Artificial selection for increased dispersal results in lower fitness

Zwoinska, Martyna K, Larva, Tuuli, Sekajova, Zuzana, Carlsson, Hanne, Meurling, Sara and Maklakov, Alexei A ORCID: (2020) Artificial selection for increased dispersal results in lower fitness. Journal of Evolutionary Biology, 33 (2). pp. 217-224. ISSN 1010-061X

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Dispersal often covaries with other traits, and this covariation was shown to have a genetic basis. Here, we wanted to explore to what extent genetic constraints and correlational selection can explain patterns of covariation between dispersal and key life-history traits-lifespan and reproduction. A prediction from the fitness-associated dispersal hypothesis was that lower genetic quality is associated with higher dispersal propensity as driven by the benefits of genetic mixing. We wanted to contrast it with a prediction from a different model that individuals putting more emphasis on current rather than future reproduction disperse more, as they are expected to be more risk-prone and exploratory. However, if dispersal has inherent costs, this will also result in a negative genetic correlation between higher rates of dispersal and some aspects of performance. To explore this issue, we used the dioecious nematode Caenorhabditis remanei and selected for increased and decreased dispersal propensity for 10 generations, followed by five generations of relaxed selection. Dispersal propensity responded to selection, and females from high-dispersal lines dispersed more than females from low-dispersal lines. Females selected for increased dispersal propensity produced fewer offspring and were more likely to die from matricide, which is associated with a low physiological condition in Caenorhabditis nematodes. There was no evidence for differences in age-specific reproductive effort between high- and low-dispersal females. Rather, reproductive output of high-dispersal females was consistently reduced. We argue that our data provide support for the fitness-associated dispersal hypothesis.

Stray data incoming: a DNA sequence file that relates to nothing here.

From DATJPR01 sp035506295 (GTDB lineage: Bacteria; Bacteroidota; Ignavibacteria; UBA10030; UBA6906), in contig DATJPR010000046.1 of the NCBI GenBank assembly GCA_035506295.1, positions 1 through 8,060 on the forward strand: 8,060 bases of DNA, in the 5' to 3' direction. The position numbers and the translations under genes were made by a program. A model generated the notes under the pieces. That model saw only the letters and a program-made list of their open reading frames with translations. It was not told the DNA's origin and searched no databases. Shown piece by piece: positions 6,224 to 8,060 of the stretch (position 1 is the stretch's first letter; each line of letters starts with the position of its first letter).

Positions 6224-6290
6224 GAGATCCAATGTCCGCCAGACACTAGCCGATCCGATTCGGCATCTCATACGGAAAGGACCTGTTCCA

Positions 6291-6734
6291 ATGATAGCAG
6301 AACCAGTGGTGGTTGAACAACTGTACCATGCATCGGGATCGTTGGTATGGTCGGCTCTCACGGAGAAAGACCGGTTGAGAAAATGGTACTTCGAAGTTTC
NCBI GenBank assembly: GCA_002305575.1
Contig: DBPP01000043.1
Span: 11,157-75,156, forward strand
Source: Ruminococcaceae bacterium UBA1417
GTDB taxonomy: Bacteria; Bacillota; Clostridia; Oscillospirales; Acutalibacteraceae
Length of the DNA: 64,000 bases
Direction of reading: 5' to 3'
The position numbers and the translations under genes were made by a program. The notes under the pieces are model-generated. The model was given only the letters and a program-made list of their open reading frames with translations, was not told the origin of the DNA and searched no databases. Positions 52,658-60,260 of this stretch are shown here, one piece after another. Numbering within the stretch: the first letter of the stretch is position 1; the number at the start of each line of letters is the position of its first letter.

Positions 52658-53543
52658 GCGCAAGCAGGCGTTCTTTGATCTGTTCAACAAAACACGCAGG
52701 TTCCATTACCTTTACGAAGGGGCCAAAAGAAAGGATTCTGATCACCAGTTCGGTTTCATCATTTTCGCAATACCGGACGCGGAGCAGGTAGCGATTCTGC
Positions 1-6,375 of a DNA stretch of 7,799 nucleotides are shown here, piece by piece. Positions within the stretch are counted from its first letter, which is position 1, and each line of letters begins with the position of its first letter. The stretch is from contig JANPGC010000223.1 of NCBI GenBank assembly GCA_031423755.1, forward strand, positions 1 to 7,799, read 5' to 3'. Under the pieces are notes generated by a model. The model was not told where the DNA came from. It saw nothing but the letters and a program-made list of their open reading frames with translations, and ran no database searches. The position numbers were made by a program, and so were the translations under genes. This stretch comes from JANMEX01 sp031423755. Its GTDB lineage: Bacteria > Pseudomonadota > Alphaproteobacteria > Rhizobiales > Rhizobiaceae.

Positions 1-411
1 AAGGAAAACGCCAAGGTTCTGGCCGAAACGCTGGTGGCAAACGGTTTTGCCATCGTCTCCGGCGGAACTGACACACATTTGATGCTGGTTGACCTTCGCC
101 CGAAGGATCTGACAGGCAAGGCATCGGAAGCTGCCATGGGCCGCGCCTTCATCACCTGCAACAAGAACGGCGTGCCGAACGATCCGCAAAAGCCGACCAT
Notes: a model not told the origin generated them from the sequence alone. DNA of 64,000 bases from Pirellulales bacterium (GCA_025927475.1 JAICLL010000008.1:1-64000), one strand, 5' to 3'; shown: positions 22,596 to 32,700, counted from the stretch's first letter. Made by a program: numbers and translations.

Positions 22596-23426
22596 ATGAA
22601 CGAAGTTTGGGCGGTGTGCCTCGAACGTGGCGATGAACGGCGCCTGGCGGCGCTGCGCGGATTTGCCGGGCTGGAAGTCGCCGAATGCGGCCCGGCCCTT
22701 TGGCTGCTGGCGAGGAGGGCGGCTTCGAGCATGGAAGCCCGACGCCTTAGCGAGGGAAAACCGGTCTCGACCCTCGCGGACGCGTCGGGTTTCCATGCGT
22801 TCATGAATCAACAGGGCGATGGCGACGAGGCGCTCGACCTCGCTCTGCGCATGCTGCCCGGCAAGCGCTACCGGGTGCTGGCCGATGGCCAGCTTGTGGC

Item Type: Article
Additional Information: © 2019 European Society For Evolutionary Biology. Journal of Evolutionary Biology © 2019 European Society For Evolutionary Biology.
Uncontrolled Keywords: behavior,consequences,caenorhabditis,epiphyas-postvittana,evolution,lifetime fitness,natal dispersal,nematode,population,quantitative genetic-analysis,trade-offs,artificial selection,dispersal syndromes,fitness-associated dispersal,life-history theory
Faculty \ School: Faculty of Science > School of Biological Sciences
UEA Research Groups: Faculty of Science > Research Groups > Organisms and the Environment
Faculty of Medicine and Health Sciences > Research Centres > Norwich Institute for Healthy Aging
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Depositing User: LivePure Connector
Date Deposited: 21 Jan 2020 03:16
Last Modified: 14 May 2023 00:15
DOI: 10.1111/jeb.13563

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